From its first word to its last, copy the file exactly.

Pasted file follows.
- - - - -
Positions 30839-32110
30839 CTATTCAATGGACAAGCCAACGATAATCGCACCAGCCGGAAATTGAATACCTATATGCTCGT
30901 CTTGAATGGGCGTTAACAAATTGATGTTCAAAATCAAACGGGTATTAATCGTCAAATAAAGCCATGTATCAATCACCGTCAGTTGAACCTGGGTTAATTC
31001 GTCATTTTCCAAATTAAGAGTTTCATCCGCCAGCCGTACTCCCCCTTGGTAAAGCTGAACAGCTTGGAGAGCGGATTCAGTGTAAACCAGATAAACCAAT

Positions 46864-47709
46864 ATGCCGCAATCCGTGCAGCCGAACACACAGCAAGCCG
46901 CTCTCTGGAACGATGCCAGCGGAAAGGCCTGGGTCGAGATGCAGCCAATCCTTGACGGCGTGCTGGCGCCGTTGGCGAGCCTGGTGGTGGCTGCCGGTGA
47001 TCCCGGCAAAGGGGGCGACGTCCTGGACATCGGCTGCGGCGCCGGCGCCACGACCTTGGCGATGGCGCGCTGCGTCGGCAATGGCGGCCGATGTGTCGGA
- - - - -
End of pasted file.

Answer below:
Positions 30839-32110
30839 CTATTCAATGGACAAGCCAACGATAATCGCACCAGCCGGAAATTGAATACCTATATGCTCGT
30901 CTTGAATGGGCGTTAACAAATTGATGTTCAAAATCAAACGGGTATTAATCGTCAAATAAAGCCATGTATCAATCACCGTCAGTTGAACCTGGGTTAATTC
31001 GTCATTTTCCAAATTAAGAGTTTCATCCGCCAGCCGTACTCCCCCTTGGTAAAGCTGAACAGCTTGGAGAGCGGATTCAGTGTAAACCAGATAAACCAAT

Positions 46864-47709
46864 ATGCCGCAATCCGTGCAGCCGAACACACAGCAAGCCG
46901 CTCTCTGGAACGATGCCAGCGGAAAGGCCTGGGTCGAGATGCAGCCAATCCTTGACGGCGTGCTGGCGCCGTTGGCGAGCCTGGTGGTGGCTGCCGGTGA
47001 TCCCGGCAAAGGGGGCGACGTCCTGGACATCGGCTGCGGCGCCGGCGCCACGACCTTGGCGATGGCGCGCTGCGTCGGCAATGGCGGCCGATGTGTCGGA